A Cook County jury deliberated for about an hour before convicting Edwin Paniagua of murdering Jean Louis Wattecamps of Mount Prospect.
"I think the jury saw things as they were," Wattecamps' sister, Marie Schutt, said after hearing the verdict Tuesday. "It's still a sad day for all of us."
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She expressed sympathy for Paniagua's mother, who wept as the verdict was given for her 19-year-old son. "She's lost her son, too," Schutt said.
The jury also found Paniagua guilty of "brutal and heinous behavior indicative of wanton cruelty," making him eligible for a sentence of 20 years to life. He returns to court Sept. 18 for post-trial motions. Paniagua also faces charges of soliciting a Cook County jail inmate to murder his co-defendant Marko Guardiola. Those charges are pending.
Prosecutors argued that while Paniagua did not deliver the fatal blows, he was responsible for Wattecamps' death on July 21, 2010.
"The law doesn't allow partners-in-crime to wash their hands" of each other's offenses, said Cook County Assistant State's Attorney Shilpa Patel, who acknowledged it was Guardiola, 41, who stabbed the American Eagle baggage handler to death during a robbery attempt. Guardiola, a Chicago gang member, pleaded guilty earlier this year to murdering Wattecamps and was sentenced to 33 years in prison.
The law recognizes the significance of teamwork, said Patel, who insisted Paniagua was "right alongside Marko Guardiola -- his partner-in-crime -- side-by-side, aiding and abetting."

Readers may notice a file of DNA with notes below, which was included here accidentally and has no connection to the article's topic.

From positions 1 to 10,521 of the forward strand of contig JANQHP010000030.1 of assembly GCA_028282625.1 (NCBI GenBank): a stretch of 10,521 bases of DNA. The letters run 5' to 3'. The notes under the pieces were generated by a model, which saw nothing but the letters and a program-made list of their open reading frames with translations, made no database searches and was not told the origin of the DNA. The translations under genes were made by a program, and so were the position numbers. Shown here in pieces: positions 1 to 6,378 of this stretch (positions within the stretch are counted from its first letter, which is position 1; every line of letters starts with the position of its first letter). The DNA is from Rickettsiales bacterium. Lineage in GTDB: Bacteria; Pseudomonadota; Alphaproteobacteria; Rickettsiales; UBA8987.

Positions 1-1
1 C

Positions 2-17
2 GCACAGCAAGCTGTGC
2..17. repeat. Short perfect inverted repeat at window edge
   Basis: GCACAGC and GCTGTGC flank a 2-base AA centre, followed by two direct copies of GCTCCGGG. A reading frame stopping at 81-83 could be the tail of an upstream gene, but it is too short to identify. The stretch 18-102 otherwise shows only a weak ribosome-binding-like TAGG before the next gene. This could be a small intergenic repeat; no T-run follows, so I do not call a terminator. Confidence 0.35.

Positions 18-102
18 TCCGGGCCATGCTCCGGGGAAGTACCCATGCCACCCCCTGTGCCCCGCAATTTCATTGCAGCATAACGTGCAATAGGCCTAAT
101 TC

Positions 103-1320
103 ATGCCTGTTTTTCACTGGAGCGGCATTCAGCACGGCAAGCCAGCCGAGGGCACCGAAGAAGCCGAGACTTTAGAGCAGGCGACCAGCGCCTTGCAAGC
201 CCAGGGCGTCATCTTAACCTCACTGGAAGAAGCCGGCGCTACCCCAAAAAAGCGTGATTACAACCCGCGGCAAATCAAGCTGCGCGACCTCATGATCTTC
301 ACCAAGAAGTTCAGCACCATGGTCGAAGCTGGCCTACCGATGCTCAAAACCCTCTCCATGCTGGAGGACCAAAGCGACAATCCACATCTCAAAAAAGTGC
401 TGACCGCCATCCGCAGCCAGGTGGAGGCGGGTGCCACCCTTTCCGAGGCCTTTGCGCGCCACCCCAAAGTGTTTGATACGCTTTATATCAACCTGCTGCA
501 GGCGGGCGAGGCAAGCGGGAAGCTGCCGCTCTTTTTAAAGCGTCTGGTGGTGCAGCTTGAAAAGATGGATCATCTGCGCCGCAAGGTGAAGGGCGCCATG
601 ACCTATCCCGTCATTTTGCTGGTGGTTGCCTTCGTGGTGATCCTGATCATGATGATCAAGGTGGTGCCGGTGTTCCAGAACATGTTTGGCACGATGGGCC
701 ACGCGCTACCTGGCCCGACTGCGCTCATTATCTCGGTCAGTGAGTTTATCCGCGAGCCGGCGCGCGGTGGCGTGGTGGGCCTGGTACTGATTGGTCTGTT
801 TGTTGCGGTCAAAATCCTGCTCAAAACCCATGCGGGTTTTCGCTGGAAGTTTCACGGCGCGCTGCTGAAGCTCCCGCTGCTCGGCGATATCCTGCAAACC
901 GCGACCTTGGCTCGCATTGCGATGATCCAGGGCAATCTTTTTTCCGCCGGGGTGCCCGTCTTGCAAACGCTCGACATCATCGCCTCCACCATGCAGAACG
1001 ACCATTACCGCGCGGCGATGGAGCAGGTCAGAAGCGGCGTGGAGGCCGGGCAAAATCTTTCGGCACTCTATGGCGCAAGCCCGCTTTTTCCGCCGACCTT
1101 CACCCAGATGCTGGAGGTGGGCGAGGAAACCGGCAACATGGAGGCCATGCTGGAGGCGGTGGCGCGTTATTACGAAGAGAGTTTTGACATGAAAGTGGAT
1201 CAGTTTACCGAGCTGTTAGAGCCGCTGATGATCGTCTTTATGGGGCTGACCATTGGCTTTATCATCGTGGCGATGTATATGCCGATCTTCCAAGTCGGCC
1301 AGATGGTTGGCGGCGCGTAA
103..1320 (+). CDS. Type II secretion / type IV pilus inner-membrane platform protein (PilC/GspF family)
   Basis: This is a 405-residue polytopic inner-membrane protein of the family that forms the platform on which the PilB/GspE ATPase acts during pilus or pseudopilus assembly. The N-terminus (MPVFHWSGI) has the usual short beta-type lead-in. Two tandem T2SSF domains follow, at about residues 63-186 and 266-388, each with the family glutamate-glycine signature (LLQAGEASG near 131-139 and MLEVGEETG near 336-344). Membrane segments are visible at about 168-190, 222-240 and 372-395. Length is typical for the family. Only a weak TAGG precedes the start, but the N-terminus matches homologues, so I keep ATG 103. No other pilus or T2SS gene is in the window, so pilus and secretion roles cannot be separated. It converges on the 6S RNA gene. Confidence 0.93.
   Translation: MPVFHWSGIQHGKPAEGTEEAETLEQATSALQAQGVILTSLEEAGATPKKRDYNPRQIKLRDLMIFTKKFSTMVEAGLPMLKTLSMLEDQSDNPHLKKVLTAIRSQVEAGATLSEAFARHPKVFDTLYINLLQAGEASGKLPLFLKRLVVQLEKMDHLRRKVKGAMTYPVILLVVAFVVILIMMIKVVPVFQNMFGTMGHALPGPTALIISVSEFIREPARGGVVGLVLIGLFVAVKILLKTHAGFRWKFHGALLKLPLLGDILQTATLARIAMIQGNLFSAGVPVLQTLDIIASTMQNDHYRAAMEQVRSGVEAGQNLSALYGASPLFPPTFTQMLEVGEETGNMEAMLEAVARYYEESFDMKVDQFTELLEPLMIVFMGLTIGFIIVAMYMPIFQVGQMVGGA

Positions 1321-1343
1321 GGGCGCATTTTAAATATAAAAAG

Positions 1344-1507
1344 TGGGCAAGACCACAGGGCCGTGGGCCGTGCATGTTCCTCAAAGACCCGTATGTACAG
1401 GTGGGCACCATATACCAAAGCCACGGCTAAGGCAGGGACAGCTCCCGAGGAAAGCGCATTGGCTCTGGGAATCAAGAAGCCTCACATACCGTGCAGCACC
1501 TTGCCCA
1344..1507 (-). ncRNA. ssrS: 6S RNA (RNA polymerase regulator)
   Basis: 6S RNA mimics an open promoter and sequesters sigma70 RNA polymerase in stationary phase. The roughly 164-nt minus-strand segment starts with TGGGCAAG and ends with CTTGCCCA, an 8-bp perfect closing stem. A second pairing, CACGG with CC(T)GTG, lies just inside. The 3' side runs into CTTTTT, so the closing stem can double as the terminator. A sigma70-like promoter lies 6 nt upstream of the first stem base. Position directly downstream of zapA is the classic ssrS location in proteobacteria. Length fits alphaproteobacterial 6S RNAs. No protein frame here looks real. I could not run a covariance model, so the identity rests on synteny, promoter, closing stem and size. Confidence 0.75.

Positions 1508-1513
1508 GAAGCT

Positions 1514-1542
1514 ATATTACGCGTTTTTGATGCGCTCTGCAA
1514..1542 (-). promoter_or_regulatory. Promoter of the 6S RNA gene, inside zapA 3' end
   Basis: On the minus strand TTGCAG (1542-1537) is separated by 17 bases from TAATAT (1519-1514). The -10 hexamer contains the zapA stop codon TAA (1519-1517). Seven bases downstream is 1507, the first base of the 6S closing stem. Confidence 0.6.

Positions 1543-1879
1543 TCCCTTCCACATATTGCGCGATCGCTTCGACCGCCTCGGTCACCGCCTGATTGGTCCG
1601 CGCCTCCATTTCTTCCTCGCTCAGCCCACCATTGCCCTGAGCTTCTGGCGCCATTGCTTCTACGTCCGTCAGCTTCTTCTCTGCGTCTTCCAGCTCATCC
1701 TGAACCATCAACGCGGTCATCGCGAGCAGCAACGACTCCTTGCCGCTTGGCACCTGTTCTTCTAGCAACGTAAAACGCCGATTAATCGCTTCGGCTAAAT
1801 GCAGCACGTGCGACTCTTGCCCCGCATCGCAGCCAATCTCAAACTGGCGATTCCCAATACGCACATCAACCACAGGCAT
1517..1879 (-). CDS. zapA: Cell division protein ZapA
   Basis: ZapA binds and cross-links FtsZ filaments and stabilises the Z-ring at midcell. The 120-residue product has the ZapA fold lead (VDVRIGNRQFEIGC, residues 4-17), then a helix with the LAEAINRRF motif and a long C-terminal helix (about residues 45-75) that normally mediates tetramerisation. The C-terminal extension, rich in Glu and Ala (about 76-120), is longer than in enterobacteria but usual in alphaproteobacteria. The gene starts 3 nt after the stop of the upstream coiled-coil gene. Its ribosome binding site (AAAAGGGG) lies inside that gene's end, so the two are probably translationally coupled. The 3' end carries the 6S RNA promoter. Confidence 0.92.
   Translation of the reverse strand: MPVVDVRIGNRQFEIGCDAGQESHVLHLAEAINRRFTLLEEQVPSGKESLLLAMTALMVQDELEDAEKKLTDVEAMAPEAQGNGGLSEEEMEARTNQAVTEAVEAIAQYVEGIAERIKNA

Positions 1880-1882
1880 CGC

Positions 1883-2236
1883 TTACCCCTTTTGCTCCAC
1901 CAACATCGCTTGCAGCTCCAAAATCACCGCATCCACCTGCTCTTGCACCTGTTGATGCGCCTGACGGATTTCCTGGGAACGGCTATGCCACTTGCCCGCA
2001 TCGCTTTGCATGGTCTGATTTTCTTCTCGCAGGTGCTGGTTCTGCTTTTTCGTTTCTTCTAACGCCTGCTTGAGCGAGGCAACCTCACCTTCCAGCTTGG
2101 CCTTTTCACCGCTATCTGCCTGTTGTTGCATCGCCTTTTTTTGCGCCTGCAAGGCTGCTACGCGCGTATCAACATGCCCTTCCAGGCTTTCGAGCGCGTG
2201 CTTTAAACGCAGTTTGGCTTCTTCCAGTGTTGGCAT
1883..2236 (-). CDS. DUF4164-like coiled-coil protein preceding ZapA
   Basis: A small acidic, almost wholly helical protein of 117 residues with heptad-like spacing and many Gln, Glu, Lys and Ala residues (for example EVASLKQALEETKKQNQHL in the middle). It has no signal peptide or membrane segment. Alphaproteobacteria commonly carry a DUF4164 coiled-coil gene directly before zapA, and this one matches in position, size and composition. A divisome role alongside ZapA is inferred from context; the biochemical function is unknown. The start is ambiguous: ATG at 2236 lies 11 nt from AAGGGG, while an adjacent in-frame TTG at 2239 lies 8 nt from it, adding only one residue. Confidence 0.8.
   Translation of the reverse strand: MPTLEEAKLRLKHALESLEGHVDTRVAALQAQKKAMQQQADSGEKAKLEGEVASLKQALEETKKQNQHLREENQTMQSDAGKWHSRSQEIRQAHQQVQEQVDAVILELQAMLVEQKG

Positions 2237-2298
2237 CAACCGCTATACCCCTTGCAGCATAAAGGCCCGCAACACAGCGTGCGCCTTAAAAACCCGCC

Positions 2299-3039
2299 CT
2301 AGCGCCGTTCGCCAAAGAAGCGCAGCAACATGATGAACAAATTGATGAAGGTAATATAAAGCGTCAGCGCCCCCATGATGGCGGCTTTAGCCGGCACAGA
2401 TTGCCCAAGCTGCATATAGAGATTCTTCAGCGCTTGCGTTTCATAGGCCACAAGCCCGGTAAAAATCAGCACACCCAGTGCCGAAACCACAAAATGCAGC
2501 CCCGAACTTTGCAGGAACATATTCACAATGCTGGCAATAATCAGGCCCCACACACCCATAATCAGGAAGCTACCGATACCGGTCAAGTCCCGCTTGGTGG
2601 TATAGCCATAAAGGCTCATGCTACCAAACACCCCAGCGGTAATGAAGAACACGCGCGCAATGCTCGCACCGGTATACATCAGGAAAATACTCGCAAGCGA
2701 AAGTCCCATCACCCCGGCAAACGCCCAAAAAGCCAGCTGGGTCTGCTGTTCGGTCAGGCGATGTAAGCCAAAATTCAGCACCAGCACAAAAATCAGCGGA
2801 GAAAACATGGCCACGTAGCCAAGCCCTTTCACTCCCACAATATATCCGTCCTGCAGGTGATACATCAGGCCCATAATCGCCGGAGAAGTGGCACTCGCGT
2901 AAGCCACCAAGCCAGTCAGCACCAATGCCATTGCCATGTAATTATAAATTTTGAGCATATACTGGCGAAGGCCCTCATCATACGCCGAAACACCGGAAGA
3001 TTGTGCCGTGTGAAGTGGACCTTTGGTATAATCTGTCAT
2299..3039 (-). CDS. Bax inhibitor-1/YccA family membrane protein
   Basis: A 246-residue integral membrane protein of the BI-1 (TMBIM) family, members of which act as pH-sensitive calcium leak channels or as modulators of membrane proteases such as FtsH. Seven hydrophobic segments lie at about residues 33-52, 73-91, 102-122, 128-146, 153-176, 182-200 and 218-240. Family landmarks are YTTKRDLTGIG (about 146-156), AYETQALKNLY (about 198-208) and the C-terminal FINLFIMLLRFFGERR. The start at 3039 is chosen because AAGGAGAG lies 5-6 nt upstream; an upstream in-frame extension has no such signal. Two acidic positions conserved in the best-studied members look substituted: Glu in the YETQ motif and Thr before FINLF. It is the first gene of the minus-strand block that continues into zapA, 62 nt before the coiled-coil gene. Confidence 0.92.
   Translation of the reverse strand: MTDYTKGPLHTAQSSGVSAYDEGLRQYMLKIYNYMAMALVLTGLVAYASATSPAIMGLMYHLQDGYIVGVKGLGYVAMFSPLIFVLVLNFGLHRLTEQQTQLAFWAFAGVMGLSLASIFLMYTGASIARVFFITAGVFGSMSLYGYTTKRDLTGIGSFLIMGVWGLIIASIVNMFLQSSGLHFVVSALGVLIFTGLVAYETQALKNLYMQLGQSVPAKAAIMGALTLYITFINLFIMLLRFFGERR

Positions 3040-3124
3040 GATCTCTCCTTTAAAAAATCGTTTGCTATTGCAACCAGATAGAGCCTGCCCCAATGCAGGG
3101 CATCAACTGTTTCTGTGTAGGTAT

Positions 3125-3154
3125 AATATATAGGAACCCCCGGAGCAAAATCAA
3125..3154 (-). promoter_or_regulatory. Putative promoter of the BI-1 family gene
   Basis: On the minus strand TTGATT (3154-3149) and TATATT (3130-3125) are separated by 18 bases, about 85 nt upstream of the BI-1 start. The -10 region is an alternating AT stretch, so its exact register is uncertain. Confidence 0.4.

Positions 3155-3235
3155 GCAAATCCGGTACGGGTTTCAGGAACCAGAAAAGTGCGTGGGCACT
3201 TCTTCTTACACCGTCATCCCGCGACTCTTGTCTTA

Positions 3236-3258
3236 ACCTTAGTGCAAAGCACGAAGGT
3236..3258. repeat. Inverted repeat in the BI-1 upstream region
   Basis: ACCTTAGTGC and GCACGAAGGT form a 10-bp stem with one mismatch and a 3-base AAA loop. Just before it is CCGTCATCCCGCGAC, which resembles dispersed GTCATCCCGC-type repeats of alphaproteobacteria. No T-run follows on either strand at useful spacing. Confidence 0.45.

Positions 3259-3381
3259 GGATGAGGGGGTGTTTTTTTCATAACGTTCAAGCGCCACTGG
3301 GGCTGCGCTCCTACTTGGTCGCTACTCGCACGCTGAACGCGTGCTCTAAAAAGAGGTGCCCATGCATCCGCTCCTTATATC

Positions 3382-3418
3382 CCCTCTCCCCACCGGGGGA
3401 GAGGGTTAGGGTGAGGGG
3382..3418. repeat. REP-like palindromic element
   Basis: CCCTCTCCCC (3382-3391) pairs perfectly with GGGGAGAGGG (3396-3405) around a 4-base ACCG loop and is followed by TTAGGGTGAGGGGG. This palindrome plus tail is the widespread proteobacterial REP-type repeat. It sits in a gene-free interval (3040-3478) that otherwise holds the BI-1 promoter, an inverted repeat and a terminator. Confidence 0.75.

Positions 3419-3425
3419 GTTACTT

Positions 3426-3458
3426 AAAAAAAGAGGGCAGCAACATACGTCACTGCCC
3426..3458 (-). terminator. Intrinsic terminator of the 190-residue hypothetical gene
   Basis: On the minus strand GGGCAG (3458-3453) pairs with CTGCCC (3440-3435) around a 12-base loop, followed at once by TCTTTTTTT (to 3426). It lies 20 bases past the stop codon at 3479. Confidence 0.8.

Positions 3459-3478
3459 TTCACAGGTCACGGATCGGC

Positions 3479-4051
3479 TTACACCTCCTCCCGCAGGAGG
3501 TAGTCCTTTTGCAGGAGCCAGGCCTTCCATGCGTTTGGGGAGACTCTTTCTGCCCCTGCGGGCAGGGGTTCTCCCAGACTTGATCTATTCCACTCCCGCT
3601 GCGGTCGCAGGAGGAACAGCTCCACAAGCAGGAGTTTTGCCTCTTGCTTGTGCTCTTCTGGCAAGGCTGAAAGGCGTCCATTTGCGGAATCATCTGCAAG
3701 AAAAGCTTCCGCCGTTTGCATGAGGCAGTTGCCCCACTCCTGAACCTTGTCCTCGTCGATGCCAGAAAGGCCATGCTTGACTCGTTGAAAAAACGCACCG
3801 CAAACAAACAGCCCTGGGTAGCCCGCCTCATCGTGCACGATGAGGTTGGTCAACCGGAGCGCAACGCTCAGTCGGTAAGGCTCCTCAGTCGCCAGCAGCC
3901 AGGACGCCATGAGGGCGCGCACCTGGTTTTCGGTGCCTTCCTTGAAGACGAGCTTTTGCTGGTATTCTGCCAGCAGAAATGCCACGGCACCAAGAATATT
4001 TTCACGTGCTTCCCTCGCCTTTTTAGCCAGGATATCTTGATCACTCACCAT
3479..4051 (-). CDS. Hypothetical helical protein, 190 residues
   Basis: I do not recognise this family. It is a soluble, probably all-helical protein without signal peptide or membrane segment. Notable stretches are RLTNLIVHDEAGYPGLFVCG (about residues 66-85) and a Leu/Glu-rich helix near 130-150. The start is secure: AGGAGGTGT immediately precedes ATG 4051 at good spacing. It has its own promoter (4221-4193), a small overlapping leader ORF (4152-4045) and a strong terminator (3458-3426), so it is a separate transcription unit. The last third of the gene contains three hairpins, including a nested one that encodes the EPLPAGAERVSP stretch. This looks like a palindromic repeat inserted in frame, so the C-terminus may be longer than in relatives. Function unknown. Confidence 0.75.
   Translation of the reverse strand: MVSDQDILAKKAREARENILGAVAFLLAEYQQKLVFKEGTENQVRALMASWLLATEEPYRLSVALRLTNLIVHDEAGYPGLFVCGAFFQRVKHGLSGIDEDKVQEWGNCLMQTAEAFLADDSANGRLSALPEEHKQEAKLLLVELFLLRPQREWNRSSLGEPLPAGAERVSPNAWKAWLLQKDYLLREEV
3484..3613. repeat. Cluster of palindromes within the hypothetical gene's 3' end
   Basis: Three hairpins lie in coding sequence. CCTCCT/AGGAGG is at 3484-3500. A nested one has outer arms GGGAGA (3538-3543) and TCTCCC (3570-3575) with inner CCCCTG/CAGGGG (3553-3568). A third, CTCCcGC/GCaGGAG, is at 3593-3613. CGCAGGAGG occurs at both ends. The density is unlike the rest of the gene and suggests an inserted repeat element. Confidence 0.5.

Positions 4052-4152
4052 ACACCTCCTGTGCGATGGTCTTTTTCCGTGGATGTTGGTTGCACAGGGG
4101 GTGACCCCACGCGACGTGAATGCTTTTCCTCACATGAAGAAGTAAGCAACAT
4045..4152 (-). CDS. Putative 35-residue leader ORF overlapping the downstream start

Paniagua's attorney, Cook County Assistant Public Defender Joe Gump, refuted the allegation. Gump insisted in his closing argument that his then-15-year-old client feared Guardiola, whom Gump described as an "evil, narcissistic, sociopath" and a "career criminal" who became angry and violent after consuming alcohol.
Paniagua feared Guardiola might hurt or kill him if Paniagua didn't "bend to his will," Gump said. "Edwin was somebody (Guardiola) could manipulate, someone he could groom."
Watching Guardiola beat and stab to death a stranger made Paniagua realize he could be next, Gump said.
Last week, Guardiola's ex-girlfriend Erica Yanez testified she and Guardiola met Wattecamps, 52, for the first time the afternoon before the murder while hanging out and drinking with acquaintances at the Colony Apartments swimming pool. Yanez testified they spent several hours with Wattecamps, who treated the group to dinner at a nearby fast food restaurant and then invited them back to his apartment. The group dispersed about midnight, said Yanez, who testified that Guardiola and Paniagua returned later. She told jurors Wattecamps -- whom prosecutors described as "kindhearted, hospitable and generous" -- let the trio in after she knocked on his door and asked to use the restroom. Within minutes, said Yanez, Guardiola had Wattecamps in a headlock. He struck the man and demanded money while Paniagua searched the apartment, Yanez said. Paniagua found a knife in a dresser drawer, which she said he held to Wattecamps' throat. She also testified Paniagua rifled through the victim's pockets, bound his feet, kicked him several times in the torso and used a cloth to muffle Wattecamps' cries.
Gump stated that Paniagua, who told police he met Guardiola about a month before the murder, did not know about plans to rob Wattecamps. However, Paniagua told police during a videotaped interrogation played for jurors that Guardiola called him about midnight on July 20, 2010, and asked to meet him. They met at a convenience store near Paniagua's home and Wattecamps' apartment. With Guardiola were two other gang members. Paniagua told detectives Guardiola said they were going to "hit a lick" (slang for rob someone). Paniagua said the other men left after Guardiola was unable to find his way back to Wattecamps' apartment.
Paniagua was "in it up to his eyeballs," said Cook County Assistant State's Attorney Karen Crothers. "If he willingly participated in the robbery, he's guilty of first-degree murder."